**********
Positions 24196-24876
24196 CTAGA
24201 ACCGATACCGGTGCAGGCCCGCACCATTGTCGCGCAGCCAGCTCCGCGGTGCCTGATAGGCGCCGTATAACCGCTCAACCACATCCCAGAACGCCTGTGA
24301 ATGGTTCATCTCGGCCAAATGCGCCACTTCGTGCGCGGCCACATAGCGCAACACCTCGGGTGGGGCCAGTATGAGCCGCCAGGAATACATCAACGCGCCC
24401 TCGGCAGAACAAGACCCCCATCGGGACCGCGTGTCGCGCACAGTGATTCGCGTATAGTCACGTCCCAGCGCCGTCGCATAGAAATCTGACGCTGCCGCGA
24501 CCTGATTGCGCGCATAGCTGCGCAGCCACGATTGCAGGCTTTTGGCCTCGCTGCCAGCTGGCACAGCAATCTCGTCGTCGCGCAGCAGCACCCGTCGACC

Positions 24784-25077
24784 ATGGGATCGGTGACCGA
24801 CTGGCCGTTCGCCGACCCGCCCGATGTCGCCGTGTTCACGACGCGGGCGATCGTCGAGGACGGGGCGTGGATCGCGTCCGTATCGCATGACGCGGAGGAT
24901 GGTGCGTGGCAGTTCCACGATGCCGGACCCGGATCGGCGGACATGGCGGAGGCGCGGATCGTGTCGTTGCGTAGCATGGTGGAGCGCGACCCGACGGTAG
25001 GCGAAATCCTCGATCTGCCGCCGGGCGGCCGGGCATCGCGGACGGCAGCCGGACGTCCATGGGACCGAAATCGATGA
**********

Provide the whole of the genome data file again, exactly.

Positions 24196-24876
24196 CTAGA
24201 ACCGATACCGGTGCAGGCCCGCACCATTGTCGCGCAGCCAGCTCCGCGGTGCCTGATAGGCGCCGTATAACCGCTCAACCACATCCCAGAACGCCTGTGA
24301 ATGGTTCATCTCGGCCAAATGCGCCACTTCGTGCGCGGCCACATAGCGCAACACCTCGGGTGGGGCCAGTATGAGCCGCCAGGAATACATCAACGCGCCC
24401 TCGGCAGAACAAGACCCCCATCGGGACCGCGTGTCGCGCACAGTGATTCGCGTATAGTCACGTCCCAGCGCCGTCGCATAGAAATCTGACGCTGCCGCGA
24501 CCTGATTGCGCGCATAGCTGCGCAGCCACGATTGCAGGCTTTTGGCCTCGCTGCCAGCTGGCACAGCAATCTCGTCGTCGCGCAGCAGCACCCGTCGACC

Positions 24784-25077
24784 ATGGGATCGGTGACCGA
24801 CTGGCCGTTCGCCGACCCGCCCGATGTCGCCGTGTTCACGACGCGGGCGATCGTCGAGGACGGGGCGTGGATCGCGTCCGTATCGCATGACGCGGAGGAT
24901 GGTGCGTGGCAGTTCCACGATGCCGGACCCGGATCGGCGGACATGGCGGAGGCGCGGATCGTGTCGTTGCGTAGCATGGTGGAGCGCGACCCGACGGTAG
25001 GCGAAATCCTCGATCTGCCGCCGGGCGGCCGGGCATCGCGGACGGCAGCCGGACGTCCATGGGACCGAAATCGATGA